National and international graduate student response has been strong. Submit a proposal to share research interests, questions, and findings with this large interdisciplinary group. To learn more about the conference and to submit proposals, please go to http://literacystudies.osu.edu/conference.
CALL FOR PROPOSALS:
Expanding Literacy Studies is an International, Interdisciplinary Conference for Graduate Students to be held April 3-5, 2009, at The Ohio State University.
Literacy Studies is a recent construct. At the same time, it addresses long-standing questions and concerns within and across disciplines. But what is literacy? Who is studying it? And how is it being studied?
Literacy is traditionally defined as reading and writing. Contemporary constructs, however, include everything from cyber and health literacy to mathematical and visual literacy. The potential advance this broadened view might represent is complicated by historical myths about literacy, persistent fears about declines in literacy, and failure to connect literacy research across disciplines.
Addressing the need for an expanded conversation about literacy that exceeds disciplinary boundaries, this conference is a space for graduate and professional students from all fields to ask questions, consider directions, examine representations, make connections, and share investigations of literacy, broadly defined. This conference aims to expand the dialogue and explore the landscape and intersections of literacy studies as a framework of critical investigation. This approach is meant to do the double work of expanding the field while critiquing the expansion. To that end, we invite proposals from graduate and professional students in ALL fields.
POSSIBLE TOPICS AND POINTS OF ENTRY:
* health literacy
* literacy and technology
* visual literacy
* representations of literacy
* definitions of literacy
* law and literacy
* art literacy
* uses and abuses of literacy
* motivations for literacy
* symbol systems
* the sociology of literacy
* the teaching of literacy
* reading and writing
* literacy and science
* performances of literacy
* literacy and popular culture
* the future of literacy
* histories of literacy
* intersections of literacy
* production and consumption of texts
* multiple literacies
* the literacy myth
* literacy and social change
* sites of literacy
* literacy in communities
* work literacy
WAYS TO PARTICIPATE:
* Facilitate a Roundtable Conversation
* Lead an Interactive Workshop
* Present a Creative Performance or Work of Art
* Participate on a Panel (present a paper or discuss a poster)
* Serve as a Discussant on a Panel of Presentations
* Share and Discuss Your Research in a Dissertation Workshop
WAYS TO COLLABORATE:
To facilitate cross-discipline and cross-institutional collaboration on proposals, we will begin posting requests for collaborators on the conference website immediately. Visit the site to connect with people who have submitted requests and/or submit your own request for collaborators. Please include a description of the topic and format (presentation, performance, workshop, etc.) you are interested in collaborating on, along with your contact information.
CONFERENCE SPECIAL FEATURES:
* Keynote Panel with Harvey J. Graff: "Responses to The Literacy Myth: 30 Years Later"
In honor of the 30th Anniversary of the publication of The Literacy Myth: Literacy and Social Structure in the Nineteenth Century, author Harvey J. Graff will respond to a panel of graduate students from various disciplines speaking about "the literacy myth." Harvey J. Graff is currently Ohio Eminent Scholar in Literacy Studies and Professor of English and History at The Ohio State University.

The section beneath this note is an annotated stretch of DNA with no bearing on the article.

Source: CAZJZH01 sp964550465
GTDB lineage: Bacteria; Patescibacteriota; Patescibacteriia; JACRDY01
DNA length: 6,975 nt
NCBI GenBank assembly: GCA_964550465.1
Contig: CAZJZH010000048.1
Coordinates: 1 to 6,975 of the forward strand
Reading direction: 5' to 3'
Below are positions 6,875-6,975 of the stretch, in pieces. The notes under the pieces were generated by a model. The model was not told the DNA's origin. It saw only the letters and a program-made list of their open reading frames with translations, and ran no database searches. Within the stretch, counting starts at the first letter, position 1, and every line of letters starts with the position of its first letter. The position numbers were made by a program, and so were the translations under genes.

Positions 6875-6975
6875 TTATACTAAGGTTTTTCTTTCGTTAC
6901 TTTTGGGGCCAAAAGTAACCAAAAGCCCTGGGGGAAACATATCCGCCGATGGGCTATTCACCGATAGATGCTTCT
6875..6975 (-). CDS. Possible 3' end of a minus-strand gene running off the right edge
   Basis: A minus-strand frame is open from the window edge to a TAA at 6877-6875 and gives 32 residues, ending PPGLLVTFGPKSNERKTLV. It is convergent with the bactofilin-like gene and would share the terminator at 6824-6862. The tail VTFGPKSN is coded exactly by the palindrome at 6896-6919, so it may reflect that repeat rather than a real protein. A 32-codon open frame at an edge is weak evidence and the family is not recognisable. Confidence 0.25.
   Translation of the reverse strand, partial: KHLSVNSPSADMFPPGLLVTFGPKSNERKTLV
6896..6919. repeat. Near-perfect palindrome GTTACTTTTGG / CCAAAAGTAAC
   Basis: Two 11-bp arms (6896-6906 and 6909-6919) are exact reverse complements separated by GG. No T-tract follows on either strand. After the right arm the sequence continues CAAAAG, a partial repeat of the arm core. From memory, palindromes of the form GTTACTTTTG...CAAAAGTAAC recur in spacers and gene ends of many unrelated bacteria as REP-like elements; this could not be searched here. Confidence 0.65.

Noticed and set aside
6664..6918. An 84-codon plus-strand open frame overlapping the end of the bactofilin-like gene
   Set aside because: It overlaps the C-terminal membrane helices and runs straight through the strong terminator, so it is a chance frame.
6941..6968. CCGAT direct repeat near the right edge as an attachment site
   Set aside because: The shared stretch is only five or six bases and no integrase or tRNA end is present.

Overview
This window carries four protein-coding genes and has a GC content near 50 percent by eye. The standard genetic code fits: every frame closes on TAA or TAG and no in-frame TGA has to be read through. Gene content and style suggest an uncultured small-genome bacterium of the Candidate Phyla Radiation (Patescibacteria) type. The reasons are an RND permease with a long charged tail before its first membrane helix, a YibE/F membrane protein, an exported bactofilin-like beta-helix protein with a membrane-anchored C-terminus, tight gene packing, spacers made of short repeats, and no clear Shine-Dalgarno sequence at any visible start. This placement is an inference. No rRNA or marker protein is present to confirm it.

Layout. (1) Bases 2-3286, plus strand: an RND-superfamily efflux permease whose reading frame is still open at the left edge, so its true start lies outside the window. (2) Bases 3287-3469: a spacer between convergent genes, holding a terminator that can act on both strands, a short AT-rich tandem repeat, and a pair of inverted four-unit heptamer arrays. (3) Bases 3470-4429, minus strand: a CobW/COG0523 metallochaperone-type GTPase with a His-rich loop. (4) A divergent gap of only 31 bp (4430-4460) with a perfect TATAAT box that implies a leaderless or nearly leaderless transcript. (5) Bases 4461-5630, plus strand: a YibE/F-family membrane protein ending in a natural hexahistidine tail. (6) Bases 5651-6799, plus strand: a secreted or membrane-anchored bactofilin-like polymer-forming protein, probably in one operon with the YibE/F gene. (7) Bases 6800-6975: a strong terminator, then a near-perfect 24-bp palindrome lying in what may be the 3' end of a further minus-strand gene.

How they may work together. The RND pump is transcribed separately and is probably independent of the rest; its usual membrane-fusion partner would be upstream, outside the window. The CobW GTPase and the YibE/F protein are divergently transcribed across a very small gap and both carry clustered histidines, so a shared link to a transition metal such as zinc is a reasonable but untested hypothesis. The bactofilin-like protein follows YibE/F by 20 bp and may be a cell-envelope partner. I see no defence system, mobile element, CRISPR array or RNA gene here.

* Interactive Workshop by Participatory Design pioneer Liz Sanders
Senior Lecturer in the Department of Design at Ohio State and President of MakeTools (a design research firm), Liz Sanders is a pioneer in the use of participatory research methods for the design of products, systems, services, and spaces. Sanders speaks about and teaches human-centered design to students, clients, and colleagues around the world. She will lead conference participants in an interactive workshop about the future of literacy, as a reflection of and closure for the conference.
* Plenary Presentation by Shirley Brice Heath, author of Ways with Words
Heath is a sociolinguist and anthropologist whose primary interests are oral and written language, youth development, racial relations, organizational learning, and the relationships among aesthetics, cognition, and human development. At the heart of Heath's research are the organizational structures and cultural values and behaviors that surround the learning and use of language. She is the author of the prize-winning book Ways with Words: Language, Life, and Work in Communities and Classrooms (1983) and co-editor of Identity and Inner-city Youth: Beyond Ethnicity and Gender (1993), as well as several other books and over 100 articles and book chapters. Heath is Professor at Large for the Watson Institute for International Studies at Brown University and Margery Bailey Professor Emerita at Stanford University.
We will begin reviewing conference proposals September 1, 2008. Proposals will not be accepted after October 15, 2008.
To learn more about the conference and to submit proposals, please go to http://literacystudies.osu.edu/conference.
This conference is sponsored by LiteracyStudies@TheOhioStateUniversity (http://literacystudies.osu.edu).
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